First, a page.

Friday, September 28, 2012

Leftover Salmon? Avocado? Bread?

Avo-toast with extra protein. Salmon is great cold, so it's worth making more than you can eat in one sitting-- as long as you don't over cook it. Just-done-enough salmon tastes much better (I think), and will taste better the next day if you decide to re-heat it. 
Lots of freshly ground black pepper, a pinch of salt, and a squeeze of lemon.

Thursday, September 20, 2012

Skyline to the Sea Menu

Photo by Caroline Le.
I recently went on a backpacking trip along the last 12 miles of the Skyline to the Sea Trail, starting at Big Basin Redwoods State Park and ending at Waddell Beach. When I learned that I would have to create my own meals, I panicked for a second, intimidated by the prospect, and proclaimed that I would probably live on dried fruit, nuts, and oat bars. My friend then offered to double up on her own menu and showed it to me. And I realized I was being silly-- I just had to plan out two breakfasts, three lunches, and two dinners. Not a big deal at all!

Considerations of preparation, weight, and space had to be made, but all it took was to think about it for a little while.

What I brought:

Breakfast (all days):
oatmeal with cinnamon, raisins, dried cranberries, and slivered almonds
yerba mate tea

Lunch (all days):
baby Gala apple
English Cheddar with caramelized onions
whole wheat naan

Dinner 1:
Trader Joe's boil-in-the-bag Saag Paneer (in the canned good section)
whole wheat naan
chamomile tea

Dinner 2:
Trader Joe's boil-in-the-bag Channa Masala (?)
whole wheat naan
chamomile tea

Snacks & Goodies:
5 oz dried apricots
3 dark chocolate oat bars
1 Ritter Sport dark chocolate with whole hazelnuts

Can you tell I did all my shopping at Trader Joe's?


- Packed way too much oatmeal and ended up consuming at least 2 portions each day. Oops. Measure 1/2 cup servings out next time. Packed oats with raisins, cranberries, and cinnamon already mixed in, a small amount of almonds in a foil packet. Brought 4 yerba mate tea bags. Considered bringing instant coffee, but decided the mate would be better/less fuss. Ate the oatmeal out of the pot both days.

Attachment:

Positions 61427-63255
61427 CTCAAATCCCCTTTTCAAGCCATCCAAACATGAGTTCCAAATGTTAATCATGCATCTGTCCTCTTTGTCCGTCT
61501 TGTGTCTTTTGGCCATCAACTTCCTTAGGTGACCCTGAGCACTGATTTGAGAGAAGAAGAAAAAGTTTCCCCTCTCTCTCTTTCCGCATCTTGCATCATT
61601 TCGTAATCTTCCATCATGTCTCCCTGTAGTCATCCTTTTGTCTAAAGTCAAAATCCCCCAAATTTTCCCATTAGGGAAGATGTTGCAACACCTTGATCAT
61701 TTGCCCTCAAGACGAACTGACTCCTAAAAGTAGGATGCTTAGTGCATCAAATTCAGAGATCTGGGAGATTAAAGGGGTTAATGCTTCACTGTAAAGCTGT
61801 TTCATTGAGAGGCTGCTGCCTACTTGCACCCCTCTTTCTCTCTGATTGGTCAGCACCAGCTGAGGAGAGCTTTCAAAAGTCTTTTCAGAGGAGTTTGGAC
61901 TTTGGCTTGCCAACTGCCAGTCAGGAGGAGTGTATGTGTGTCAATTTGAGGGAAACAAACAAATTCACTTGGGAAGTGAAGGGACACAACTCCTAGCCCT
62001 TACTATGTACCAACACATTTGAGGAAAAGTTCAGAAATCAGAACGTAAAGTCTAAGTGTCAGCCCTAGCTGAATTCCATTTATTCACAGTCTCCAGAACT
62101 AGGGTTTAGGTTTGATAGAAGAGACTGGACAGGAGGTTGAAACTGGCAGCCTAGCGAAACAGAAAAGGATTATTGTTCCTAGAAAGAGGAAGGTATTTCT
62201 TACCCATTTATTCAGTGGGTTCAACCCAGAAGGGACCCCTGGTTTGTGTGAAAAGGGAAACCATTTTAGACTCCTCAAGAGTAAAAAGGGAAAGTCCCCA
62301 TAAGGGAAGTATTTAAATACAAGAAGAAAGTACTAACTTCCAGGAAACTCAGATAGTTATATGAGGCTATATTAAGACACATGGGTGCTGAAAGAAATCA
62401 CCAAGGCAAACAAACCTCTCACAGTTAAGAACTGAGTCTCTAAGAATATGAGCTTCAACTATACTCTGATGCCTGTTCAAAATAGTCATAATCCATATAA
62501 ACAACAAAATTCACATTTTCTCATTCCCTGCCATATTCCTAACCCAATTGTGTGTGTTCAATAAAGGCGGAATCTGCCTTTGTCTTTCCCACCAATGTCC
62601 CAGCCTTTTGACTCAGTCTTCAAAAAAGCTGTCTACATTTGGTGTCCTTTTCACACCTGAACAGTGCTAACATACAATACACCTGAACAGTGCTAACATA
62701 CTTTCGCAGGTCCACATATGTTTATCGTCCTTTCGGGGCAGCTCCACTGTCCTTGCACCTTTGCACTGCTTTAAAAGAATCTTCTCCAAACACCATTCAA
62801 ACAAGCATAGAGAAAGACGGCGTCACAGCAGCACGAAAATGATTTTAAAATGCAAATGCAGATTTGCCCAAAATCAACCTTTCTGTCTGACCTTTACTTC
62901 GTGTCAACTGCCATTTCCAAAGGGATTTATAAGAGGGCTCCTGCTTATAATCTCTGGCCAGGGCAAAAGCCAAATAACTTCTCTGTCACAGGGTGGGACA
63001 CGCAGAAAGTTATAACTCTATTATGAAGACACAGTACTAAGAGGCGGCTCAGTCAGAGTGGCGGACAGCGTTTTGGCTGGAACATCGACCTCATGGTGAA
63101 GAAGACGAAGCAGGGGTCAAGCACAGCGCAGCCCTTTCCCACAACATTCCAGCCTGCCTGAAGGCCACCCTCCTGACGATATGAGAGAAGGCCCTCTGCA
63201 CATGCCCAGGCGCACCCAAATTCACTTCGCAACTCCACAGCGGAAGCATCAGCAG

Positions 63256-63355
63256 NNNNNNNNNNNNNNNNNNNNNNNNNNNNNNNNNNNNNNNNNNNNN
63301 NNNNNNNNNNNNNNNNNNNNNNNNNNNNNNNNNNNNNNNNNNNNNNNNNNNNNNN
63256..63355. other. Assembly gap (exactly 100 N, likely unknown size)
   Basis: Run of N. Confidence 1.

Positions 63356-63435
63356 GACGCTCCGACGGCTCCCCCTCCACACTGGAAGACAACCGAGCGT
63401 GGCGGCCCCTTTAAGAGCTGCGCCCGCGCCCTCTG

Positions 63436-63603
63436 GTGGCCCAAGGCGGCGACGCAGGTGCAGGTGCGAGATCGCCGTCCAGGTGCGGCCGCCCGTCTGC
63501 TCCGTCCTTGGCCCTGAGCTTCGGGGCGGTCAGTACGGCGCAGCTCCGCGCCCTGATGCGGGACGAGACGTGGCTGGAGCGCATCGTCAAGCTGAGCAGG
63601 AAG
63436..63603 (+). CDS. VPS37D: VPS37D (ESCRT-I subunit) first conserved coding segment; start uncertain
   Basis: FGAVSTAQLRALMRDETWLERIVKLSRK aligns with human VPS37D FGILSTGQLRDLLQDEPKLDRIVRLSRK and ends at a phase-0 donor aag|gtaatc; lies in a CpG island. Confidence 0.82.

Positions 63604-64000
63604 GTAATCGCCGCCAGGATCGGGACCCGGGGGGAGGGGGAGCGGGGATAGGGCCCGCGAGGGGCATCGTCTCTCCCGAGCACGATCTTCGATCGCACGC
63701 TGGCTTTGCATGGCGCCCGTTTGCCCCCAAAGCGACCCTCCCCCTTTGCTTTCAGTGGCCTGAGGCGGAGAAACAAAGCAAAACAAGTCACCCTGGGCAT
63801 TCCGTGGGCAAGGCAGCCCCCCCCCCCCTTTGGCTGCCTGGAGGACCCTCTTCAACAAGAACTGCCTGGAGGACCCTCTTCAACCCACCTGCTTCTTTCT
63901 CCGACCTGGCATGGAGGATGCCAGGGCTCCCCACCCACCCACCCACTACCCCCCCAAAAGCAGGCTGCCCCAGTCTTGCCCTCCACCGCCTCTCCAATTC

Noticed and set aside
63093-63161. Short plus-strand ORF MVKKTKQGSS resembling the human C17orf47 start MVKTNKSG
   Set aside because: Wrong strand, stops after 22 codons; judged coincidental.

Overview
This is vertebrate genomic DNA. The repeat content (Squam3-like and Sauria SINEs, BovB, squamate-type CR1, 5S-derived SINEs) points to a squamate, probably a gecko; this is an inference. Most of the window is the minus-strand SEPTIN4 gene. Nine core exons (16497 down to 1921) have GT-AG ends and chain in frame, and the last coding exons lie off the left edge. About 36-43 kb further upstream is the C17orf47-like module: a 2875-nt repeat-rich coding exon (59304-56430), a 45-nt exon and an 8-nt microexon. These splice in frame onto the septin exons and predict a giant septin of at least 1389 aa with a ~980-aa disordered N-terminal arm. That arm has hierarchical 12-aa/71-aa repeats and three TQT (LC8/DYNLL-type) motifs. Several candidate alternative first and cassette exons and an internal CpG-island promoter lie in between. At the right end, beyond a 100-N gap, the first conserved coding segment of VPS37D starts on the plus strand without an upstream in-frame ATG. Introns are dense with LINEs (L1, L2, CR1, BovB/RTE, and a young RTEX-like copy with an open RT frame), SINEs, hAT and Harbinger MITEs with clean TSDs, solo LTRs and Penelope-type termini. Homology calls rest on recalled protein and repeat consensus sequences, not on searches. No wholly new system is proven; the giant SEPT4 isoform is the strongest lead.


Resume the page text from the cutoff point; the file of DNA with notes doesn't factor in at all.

- Whole wheat naan was a great idea: hearty, could handle potential squishing, went well with both cheese and Indian fare. Stayed soft even at room temperature, and was even better when I let it steam on the Jetboil lid.

- The English Cheddar with caramelized onions gave my simple ploughman's lunch an appetite-sating savoriness. Since temps were only in the upper 60s to mid-70s each day, I didn't have to worry about the big chunk of cheese going bad without refrigeration. Baby gala apples were just the right size.

- Boil-in-bag Indian Fare: I took them out of the boxes and wrote abbreviated instructions on the bags themselves. Hope Sharpie chemicals didn't leech too much into the water. Instructions say to let sit in boiling water for 3-5 minutes, but I put the bags in the water (which other folks were boiling for their Mountain House meals) from the beginning, and by the time the water boiled, the food was plenty hot. The downside is that you end up carrying that liquid weight around until you eat it.

Each packet was a very healthy size serving for me. I was pretty impressed with the flavor and spice level. Those with more sensitive stomachs will want to pass on this for camping food, though. Unless you don't mind potentially hanging out in (sometimes gawd-awful) pit latrines or hovering over catholes for a long time.

- Dark chocolate is always a good idea. Always.

I've had a tendency to overpack food, and I wanted to make sure this time was different. When I finished the last of my food during our lunch stop on the 9.5-mile hike back, I felt sweet, sweet pride.

Tuesday, September 04, 2012

Opening Oysters in Santa Barbara

My friend Mary Rose introduced me to the joys of buying fresh oysters from the fish market, then taking them home and opening them ourselves. Popping the blunt point of a knife into the hinge, then carefully slicing the attachment from the top of the shell. 

A squeeze of lemon is all you need (and maybe not even that). Salty, creamy, fresh. Though I love the way they do them at Hama Sushi, with ponzu (?), green onion, and a little roe, the satisfaction of prying the shells open myself and then slurping down the flesh is hard to beat.